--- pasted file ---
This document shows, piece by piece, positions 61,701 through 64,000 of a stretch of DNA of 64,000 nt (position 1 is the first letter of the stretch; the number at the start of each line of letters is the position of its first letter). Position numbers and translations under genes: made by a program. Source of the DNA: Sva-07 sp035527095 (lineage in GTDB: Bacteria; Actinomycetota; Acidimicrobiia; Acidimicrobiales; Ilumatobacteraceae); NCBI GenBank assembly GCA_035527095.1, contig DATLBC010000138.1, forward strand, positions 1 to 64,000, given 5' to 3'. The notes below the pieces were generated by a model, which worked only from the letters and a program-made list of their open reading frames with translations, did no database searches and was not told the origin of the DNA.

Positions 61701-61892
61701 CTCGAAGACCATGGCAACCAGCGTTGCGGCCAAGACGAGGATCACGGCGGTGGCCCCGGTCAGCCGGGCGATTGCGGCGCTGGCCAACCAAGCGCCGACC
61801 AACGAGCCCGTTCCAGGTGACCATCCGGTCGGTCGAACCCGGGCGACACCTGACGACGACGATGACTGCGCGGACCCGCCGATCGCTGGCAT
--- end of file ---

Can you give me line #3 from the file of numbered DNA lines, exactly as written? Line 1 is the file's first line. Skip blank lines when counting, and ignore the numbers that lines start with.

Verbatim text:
61701 CTCGAAGACCATGGCAACCAGCGTTGCGGCCAAGACGAGGATCACGGCGGTGGCCCCGGTCAGCCGGGCGATTGCGGCGCTGGCCAACCAAGCGCCGACC